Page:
If you're in the Pearl City area, you may be treated to Doug Beter's
colorful pigeons when they're out for a practice run.
Photos by Dennis Oda, Star-Bulletin
Wheeling in the air above Pearl City, brightly colored racing pigeons soared and banked, a thrown handful of jelly beans flying in formation.
"It's like a blessing!" breathed Bruhn's car partner, Maritza Macy. The Ewa residents had been traveling off a cane haul road when they had the pigeon close encounter. While Pearl City has always been known for its pidgin, pigeons are another matter. These colored "Rainbow Pigeons" are the pets/employees of Doug Beter, and may be unique in the world.
Fantail pigeon Precious perches atop Doug Beter's head. He has rented his Rainbow Pigeons for special events from kids parties to the Hula Bowl. By Dennis Oda, Star-Bulletin
"Every day, I was dealing with liars and thieves and murderers, and it was too stressful. I wanted to do something relaxing, and I thought of my birds."
Beter had a number of homing and racing pigeons, including expensive "fantail" show-offs, that he had entered in a number of interisland competitions. As a volunteer for the city Recreation Department at Easter events, Beter had temporarily dyed ducks and chicks. Would the same work on pigeons?
The result is Beter's "trade secret," but involves food coloring, a special diet and vitamins. We're talking pink, yellow, orange, green, purple, red, white and blue pigeons, and the colors are as bright as a fast-food wrapper.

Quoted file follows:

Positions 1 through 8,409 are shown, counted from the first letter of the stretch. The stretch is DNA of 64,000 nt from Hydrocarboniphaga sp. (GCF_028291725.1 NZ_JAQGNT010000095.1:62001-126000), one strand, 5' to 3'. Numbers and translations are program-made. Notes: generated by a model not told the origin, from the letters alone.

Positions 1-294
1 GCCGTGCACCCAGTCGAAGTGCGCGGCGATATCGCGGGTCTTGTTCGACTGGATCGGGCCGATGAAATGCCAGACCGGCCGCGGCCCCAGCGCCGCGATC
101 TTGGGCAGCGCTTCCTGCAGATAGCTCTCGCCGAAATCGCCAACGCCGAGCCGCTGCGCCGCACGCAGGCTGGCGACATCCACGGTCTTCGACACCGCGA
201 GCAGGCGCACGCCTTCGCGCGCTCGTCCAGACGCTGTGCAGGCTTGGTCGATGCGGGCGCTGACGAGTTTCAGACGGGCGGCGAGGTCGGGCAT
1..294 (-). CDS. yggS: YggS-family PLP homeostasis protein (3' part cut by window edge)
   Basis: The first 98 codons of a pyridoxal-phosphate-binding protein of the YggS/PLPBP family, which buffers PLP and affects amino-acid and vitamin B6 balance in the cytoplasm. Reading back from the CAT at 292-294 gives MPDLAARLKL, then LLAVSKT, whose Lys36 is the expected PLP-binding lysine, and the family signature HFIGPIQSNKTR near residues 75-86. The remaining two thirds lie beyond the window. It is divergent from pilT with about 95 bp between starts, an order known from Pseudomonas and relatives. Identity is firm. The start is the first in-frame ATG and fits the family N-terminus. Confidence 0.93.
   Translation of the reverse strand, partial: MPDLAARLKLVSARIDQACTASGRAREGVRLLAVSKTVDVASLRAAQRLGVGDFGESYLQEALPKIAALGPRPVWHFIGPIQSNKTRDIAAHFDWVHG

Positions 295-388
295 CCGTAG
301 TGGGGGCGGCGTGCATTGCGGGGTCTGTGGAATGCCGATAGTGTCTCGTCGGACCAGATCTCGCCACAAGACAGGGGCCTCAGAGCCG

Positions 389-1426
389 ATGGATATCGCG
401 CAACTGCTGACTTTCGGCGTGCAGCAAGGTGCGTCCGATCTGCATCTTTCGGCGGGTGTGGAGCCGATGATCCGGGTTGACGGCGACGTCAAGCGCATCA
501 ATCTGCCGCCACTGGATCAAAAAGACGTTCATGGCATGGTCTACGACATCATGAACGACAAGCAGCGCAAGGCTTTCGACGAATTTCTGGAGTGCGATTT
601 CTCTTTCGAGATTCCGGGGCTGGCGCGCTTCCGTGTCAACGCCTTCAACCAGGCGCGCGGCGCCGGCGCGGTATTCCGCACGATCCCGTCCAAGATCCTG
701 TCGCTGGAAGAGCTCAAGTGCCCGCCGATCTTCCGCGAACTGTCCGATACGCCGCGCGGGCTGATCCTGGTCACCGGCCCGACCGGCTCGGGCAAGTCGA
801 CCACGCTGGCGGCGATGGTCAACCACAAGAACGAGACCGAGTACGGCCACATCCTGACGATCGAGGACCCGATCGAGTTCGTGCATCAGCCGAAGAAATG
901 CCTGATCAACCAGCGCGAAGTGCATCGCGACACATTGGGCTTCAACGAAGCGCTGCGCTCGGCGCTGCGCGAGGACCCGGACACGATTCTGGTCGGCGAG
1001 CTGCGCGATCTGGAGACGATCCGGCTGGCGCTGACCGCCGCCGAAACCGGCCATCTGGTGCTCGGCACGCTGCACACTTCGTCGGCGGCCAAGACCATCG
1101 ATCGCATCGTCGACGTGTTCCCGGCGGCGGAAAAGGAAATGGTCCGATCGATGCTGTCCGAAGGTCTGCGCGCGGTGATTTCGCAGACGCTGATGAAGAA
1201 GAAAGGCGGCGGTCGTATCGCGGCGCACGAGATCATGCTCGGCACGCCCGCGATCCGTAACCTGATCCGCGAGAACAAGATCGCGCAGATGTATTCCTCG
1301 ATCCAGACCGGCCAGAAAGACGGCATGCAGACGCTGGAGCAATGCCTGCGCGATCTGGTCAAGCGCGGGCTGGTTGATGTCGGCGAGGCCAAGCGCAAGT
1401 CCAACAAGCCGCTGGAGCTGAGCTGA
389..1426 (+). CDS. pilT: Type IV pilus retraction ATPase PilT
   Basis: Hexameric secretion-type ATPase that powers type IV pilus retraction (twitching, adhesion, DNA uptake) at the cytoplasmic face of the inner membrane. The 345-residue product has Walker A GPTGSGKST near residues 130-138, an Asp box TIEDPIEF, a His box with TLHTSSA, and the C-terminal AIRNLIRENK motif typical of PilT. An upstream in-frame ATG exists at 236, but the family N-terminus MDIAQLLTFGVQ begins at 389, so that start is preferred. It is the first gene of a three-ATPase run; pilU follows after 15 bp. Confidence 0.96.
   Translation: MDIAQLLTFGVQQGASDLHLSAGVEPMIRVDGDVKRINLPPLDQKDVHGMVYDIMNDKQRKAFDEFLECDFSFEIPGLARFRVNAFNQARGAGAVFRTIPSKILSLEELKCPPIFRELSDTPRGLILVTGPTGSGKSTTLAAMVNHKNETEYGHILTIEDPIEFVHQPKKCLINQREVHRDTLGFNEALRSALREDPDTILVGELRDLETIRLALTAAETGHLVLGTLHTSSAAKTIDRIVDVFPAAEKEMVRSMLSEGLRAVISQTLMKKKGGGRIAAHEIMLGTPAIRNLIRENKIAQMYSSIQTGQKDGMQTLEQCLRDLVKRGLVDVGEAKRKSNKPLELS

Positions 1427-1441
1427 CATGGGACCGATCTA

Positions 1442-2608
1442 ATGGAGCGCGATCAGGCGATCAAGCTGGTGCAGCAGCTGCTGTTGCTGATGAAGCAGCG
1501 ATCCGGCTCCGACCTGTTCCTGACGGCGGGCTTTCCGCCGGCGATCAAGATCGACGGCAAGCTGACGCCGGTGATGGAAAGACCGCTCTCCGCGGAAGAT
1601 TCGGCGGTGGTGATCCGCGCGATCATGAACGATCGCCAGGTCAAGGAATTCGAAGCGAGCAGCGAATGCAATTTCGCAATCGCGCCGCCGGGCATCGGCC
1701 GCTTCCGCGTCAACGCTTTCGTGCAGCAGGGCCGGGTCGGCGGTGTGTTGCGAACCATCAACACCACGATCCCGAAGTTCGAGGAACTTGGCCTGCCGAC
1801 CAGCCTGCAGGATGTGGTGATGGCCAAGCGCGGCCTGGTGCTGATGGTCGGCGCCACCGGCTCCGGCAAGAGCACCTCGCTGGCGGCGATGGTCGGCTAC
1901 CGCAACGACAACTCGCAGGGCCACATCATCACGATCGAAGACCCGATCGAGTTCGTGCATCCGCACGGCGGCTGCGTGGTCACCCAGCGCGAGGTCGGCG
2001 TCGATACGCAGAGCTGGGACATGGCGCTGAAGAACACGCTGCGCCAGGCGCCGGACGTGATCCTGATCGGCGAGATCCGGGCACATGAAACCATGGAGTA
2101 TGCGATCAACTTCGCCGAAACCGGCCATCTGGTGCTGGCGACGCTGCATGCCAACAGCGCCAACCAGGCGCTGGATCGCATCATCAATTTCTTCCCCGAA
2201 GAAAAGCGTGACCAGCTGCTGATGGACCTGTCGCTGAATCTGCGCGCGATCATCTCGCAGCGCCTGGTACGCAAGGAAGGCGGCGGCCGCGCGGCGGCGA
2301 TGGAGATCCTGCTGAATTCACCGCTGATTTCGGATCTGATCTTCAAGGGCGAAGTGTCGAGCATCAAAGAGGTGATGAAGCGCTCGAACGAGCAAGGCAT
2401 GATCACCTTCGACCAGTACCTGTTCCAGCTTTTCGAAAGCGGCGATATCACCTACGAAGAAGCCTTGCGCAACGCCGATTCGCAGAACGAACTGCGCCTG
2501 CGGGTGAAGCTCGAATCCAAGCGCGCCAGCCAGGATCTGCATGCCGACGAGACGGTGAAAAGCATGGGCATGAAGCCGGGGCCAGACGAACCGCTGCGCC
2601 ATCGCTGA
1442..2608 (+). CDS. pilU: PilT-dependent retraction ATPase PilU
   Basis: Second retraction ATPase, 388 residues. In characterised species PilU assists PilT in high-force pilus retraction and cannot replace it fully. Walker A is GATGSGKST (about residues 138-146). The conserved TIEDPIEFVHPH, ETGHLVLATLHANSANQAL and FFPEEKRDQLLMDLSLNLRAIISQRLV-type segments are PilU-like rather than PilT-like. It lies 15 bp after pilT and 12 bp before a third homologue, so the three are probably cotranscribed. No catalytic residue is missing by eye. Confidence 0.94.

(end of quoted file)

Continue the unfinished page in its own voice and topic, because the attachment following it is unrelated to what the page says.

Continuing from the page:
Beter has kept a close eye on pigeon-fancier publications, and hasn't seen any other colored pigeons. "I might be the only guy in the world doing this," he said.
Once the color was stabilized, Beter put the birds to work for him, releasing up to 125 birds at events ranging from children's birthday parties to the Hula Bowl.
"It's much better than balloons, because it's natural and helps protect the environment," said Beter. Depending on the number of birds, rates range from $36 to $250, with a discount for kids' events. The more birds released, the cheaper it is per bird.
No matter where the birds are released in the state, they always arrow right back to Pearl City.
"As long as they don't get hurt, they always get back," said Beter. "In the last two years, I've only lost five birds."
Doug Beter's back yard swirls with color.
By Dennis Oda, Star-Bulletin
Children get excited when the birds take to the air like billowing confetti, and Beter allows kids to pet his prize fantails, who have names like Precious, Pumpkin and Sunshine. Invariably, someone complains to the Humane Society that Beter must be brainwashing his birds to fly under these foreign colors.
"The Humane Society has been out a couple of times, and they say it's all OK," said Beter, who carries a letter to that effect to events in case someone asks.
He set Precious on a car bumper and the fantail immediately puffed itself up and spread its tail feathers, showing off.
"One lady said I must be tying these pigeons to little torture racks to get them to do that," sighed Beter. "Nope, that's just what fantails do."
Training involves food and discipline, in careful balance.
"If they're full, they don't want to fly, so they don't fly home until they're hungry," said Beter. The pigeons are let out twice a day for some wind-sprints over the neighborhood. "They love company!" said Beter.
Beter carefully rehearsed a story for elementary kids about how the pigeons were originally white, but became splashed with color one day when they flew through a rainbow.
"Of course, the first time I tried that story, a kid looked at me and said, 'No way, mister. A rainbow is just refracted light. Get real!'"